PointsThe most common method of fastening, especially for men, is the point. This is a piece of cord with both ends neatly finished, often with a metal end attached known as an eyglet or aiglet. This is passed through two sets of holes on the two edges of the garment, to be joined and tied with a half-bow. They are used to attach hoes to a doublet, to do up doublets, to close pouches and do up shoes. They are everywhere really. To fasten a garment with them you should put pairs of holes at intervals down both sides of the opening, rather than rows of even spaced holes.
CordsThese are used for points, lacing dresses, drawstrings in pouches etc. and can be made by various methods. The best way is to make your own: you can make lucet cording out of linen thread, use linen thread to make thin rope to cut down or do five finger weaving. Alternatively, use leather thonging. I would advise using either thick linen or thick wool while using the lucet to provide cording for doublets and hoes.
Hooks and EyesThese were very uncommon until the end of the 15th Century, so I would advise you not to use them on anything but a high end garment and only when they cannot be seen. I think that they would be fine to use on Tudor garments.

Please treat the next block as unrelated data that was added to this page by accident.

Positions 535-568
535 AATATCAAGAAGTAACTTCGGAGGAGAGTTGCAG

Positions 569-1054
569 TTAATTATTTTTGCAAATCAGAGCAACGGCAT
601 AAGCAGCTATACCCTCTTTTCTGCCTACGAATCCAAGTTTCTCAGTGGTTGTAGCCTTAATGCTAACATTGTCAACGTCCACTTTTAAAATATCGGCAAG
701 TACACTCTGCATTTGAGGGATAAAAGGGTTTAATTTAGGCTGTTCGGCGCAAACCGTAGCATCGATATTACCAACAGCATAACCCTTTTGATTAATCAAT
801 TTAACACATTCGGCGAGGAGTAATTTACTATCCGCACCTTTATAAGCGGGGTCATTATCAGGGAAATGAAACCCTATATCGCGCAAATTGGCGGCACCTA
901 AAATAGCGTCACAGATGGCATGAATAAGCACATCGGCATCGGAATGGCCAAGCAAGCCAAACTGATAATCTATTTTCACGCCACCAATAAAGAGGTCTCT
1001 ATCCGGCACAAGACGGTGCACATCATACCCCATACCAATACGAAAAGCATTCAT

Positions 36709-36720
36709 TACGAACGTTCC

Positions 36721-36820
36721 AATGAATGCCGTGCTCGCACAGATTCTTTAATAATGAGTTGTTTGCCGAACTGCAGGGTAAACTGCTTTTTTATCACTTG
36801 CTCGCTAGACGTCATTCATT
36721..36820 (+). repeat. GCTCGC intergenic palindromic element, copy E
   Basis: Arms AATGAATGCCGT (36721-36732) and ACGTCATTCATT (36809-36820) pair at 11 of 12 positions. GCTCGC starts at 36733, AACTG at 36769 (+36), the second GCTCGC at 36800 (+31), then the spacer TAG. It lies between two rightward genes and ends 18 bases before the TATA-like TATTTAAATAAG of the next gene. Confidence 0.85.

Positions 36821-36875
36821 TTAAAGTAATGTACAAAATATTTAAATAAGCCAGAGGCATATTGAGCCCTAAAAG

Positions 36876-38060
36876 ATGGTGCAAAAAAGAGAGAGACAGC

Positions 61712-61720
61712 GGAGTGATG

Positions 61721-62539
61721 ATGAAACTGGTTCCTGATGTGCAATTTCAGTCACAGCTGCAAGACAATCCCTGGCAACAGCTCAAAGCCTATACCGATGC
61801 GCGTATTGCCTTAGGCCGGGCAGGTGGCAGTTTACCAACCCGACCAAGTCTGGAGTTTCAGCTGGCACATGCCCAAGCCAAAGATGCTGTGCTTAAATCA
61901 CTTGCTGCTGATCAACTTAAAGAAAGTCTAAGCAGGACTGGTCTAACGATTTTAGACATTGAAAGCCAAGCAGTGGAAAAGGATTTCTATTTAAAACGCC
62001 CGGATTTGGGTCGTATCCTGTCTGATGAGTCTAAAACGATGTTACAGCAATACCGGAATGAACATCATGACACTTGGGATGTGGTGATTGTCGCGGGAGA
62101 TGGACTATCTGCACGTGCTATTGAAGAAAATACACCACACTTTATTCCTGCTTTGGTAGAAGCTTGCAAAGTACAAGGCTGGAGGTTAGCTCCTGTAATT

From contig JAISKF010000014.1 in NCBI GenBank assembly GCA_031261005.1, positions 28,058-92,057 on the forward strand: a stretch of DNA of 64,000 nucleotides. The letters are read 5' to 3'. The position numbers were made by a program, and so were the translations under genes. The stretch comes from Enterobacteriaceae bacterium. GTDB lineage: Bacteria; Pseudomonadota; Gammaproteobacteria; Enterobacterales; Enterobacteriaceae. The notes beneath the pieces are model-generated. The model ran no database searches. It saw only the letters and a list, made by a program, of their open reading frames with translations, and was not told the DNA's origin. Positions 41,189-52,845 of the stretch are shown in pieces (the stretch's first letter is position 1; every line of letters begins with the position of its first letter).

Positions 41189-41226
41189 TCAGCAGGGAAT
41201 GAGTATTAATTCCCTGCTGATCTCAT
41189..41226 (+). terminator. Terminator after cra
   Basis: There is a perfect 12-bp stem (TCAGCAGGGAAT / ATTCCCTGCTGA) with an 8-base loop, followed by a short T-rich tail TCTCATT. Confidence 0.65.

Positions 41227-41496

Another common fastening is the button. Cloth buttons were common; they vary in size from very tiny to chunky and are made from circles of cloth sometimes with a former (disk of wood or bone) or extra cloth inside to pad it out. Other materials, such as wood, bone and metal were also used. The metal ones are often more expensive and often have long shanks. In this case, the buttons are not sewn on but, instead, a set of eyelets is worked where the buttons are to go, the shanks are passed through these holes and they are all attached together by a piece of cord running along the inside. This makes them flat and enables them to be used on more than one garment. Pewter buttons should be used in moderation due to the expense.
Eyelets and buttonholes
These must always be hand worked. Eyelets are simply small holes strengthened with overcast stitch or buttonhole stitch. Buttonholes are simply slits edged with buttonhole stitch. Don't use strengthening techniques such as thread bars at the ends as it is not clear when they started being used. You may use extra material in your garment to strengthen these holes.